CLEVELAND — One baseball game played on Sept. 18, 1916, has become the center of a hotly contested, record-keeping debate 101 years later.
That is, in part, a testament to the poetry of baseball.
On that date more than a century ago, roughly six months before the United States entered World War I, the Pittsburgh Pirates met the New York Giants for the second game of a doubleheader at the Polo Grounds. The Giants were riding a 12-game winning streak.
The Pirates' Honus Wagner drove in the tying run with a sacrifice fly in the eighth inning and, shortly after, the game was called because of rain in a 1-1 tie. Once it was able to be resumed, it had become too dark, since the Polo Grounds didn't have lights like the stadiums of today.
Following the rules of that time, that game needed to be replayed. The two teams came back the next day and played a doubleheader. The Giants won both games, including the makeup, then went on to win 12 more after that to extend their winning streak to 26 games.
But that 1-1 tie on Sept. 18 remained in the record books — at least, Baseball Reference still has record of it. Those eight innings played in New York more than 100 years ago resurfaced into the forefront of the baseball world, as the Indians passed every other streak in baseball history by winning 22 games in a row — except that one by the 1916 Giants, as recognized by MLB.
This question has really become more of a debate around how those records were kept and how certain entities view that game than the validity of the actual streak in terms of what the Giants accomplished.
Major League Baseball and the Elias Sports Bureau both recognize the 26-game streak as valid because that's how games that couldn't be finished because of rain or darkness were viewed at that time. They replayed the game, and that's the one that counted, in their eyes. Steve Hirdt, the executive vice president of Elias, explained the thinking to the Associated Press.
"A tie was never an acceptable result of a baseball game," Hirdt said to the AP. "If one happens because of darkness or rain or some certain circumstance, the game was played over."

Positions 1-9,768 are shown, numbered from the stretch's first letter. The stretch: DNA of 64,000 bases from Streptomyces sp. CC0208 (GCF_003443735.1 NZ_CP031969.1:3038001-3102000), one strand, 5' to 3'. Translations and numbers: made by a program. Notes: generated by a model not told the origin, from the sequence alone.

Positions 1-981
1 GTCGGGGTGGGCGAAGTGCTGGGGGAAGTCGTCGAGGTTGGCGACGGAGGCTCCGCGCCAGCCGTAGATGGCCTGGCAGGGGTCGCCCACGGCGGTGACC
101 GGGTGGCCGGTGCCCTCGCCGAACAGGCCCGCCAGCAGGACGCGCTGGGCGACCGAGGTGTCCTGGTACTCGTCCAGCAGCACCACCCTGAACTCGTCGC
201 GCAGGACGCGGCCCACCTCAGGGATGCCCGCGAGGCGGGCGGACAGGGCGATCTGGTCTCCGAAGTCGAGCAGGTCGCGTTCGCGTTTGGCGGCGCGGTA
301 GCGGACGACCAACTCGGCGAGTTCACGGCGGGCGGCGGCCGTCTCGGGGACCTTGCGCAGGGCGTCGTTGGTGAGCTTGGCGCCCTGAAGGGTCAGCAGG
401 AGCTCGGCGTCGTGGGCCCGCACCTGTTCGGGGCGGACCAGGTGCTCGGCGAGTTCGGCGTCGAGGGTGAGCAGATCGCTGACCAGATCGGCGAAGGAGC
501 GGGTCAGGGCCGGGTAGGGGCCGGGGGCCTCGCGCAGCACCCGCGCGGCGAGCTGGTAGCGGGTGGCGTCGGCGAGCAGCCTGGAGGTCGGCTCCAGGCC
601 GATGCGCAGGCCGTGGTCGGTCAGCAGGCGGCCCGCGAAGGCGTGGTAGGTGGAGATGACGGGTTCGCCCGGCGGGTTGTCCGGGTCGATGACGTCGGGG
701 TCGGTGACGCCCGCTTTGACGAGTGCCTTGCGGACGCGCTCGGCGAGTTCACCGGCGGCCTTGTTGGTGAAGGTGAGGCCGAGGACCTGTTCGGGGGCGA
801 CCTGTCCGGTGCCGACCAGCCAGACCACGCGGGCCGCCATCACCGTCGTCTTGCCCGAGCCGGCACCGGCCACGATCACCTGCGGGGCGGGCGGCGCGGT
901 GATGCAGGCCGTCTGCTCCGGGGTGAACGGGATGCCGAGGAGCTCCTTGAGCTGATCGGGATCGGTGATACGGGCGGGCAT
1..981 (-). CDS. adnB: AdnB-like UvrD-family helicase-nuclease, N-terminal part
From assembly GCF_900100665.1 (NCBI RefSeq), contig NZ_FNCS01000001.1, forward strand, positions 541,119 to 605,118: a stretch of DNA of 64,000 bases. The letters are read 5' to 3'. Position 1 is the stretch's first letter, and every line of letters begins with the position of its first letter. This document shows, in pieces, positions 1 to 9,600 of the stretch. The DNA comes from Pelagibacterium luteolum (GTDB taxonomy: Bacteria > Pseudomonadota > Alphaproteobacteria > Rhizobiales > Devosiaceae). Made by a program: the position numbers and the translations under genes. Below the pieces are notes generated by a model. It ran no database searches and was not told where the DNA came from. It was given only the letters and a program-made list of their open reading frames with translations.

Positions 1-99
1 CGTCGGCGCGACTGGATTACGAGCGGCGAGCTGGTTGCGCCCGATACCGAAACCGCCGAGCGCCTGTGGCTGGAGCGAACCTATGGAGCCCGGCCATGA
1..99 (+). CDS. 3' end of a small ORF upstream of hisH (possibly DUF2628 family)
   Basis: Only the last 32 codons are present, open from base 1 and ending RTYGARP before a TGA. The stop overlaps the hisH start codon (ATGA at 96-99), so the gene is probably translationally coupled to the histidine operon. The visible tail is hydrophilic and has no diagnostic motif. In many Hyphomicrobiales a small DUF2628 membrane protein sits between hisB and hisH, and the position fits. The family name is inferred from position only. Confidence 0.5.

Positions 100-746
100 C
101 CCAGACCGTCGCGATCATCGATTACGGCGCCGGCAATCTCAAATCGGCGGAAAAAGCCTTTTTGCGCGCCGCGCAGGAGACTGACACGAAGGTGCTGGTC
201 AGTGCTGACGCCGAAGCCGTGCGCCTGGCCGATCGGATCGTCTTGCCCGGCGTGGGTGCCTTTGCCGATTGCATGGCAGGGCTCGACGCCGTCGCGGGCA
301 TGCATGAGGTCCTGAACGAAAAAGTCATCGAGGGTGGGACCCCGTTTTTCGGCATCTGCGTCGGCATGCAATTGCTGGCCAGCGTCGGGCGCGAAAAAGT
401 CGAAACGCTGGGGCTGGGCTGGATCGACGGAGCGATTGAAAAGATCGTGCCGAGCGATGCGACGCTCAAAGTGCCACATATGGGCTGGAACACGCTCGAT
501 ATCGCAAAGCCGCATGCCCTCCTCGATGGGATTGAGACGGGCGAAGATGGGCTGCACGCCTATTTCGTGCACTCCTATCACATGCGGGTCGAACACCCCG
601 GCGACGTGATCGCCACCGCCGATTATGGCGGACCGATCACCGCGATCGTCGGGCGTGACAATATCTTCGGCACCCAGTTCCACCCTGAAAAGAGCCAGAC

In other words, he's essentially saying the governing bodies of baseball refuse to recognize a tie like other sports might. Didn't finish the game? Come back tomorrow and replay it. A game has a winner or a loser or it is replayed until there is one. No ties.
It is understandable that the initial reaction to the Sept. 18, 1916, game is, "Well, they couldn't complete and win that game, so it is only an unbeaten streak." MLB views it more as it's just incomplete. It is almost viewed like a game today that only goes three innings before being rained out — or snowed out, which happened to the Indians in their 2007 home opener. Those innings and stats would be wiped away, and the game is replayed.
So why can we look up that game's stats, and why does it show up as a tie on Baseball Reference? That's the discrepancy and, really, the center of the debate. If that game was truly wiped out as to not count toward a winning streak, the individual stats shouldn't count, either. We really shouldn't know that Wagner's sacrifice fly in the eighth tied it, or that Benny Kauff put the Giants up 1-0 by slugging a home run in the sixth, but we do.
It's a difference in how Baseball Reference keeps its records and what MLB and Elias recognize as official. The debate certainly hasn't been settled but, officially, it will be 26 games. Unofficially, there are people who won't view it as the real record.
The conversation has even turned political. Last week, U.S. Sen. Sherrod Brown, D-Ohio, wrote to MLB commissioner Rob Manfred seeking to have the league change the ruling.
When this all started, it seemed like there might be more merit in viewing it as a 27-game unbeaten streak, since the tie was counted on Baseball Reference. But if MLB viewed those eight innings like they would three innings today, before the rains and darkness forced the game's postponement, then it's hard to argue with the official word. It's just an oddity that the game is listed and the box score is viewable.
It could be viewed in a similar light as Barry Bonds as the home run king. The vast majority of the baseball-viewing world believes most of his numbers were steroid-driven. But if MLB recognizes it? As long as you can view MLB's official rankings, and Bonds' name is at the top, then he's the guy to beat. That's why the Indians, officially, will be credited with the second-longest streak of all time.
No matter what you choose, it won't take anything away from what the Indians just accomplished, a genuine once-in-a-lifetime feat. It is the longest winning streak in the last century. It is the longest streak in American League history. And while maybe not the longest, there's an argument that it was the greatest streak the game has ever seen.
First, there's the fact that the Indians posted a run differential of +105, winning games by an average of 4.77 runs. The Giants' run differential was +86, or an average margin of 3.31 runs. The Giants also played all 26 games in the streak as part of a monster 31-game homestand. The Indians split their streak between 11 games both at home and on the road.
And perhaps the most ridiculous figure from the streak: the Indians trailed for a total of eight innings in 22 games, and half of those came in their come-from-behind, walkoff win Thursday night No. 22. They played 199 innings at the highest level of baseball and trailed for four percent of them.
Regardless of where it stands with the Giants' streak of 101 years ago, what the Indians pulled off was one of the better and more rare team accomplishments in baseball history. And it was something worthy of being remembered by both Indians and general baseball fans for another 101 years. The argument might take that long, anyway.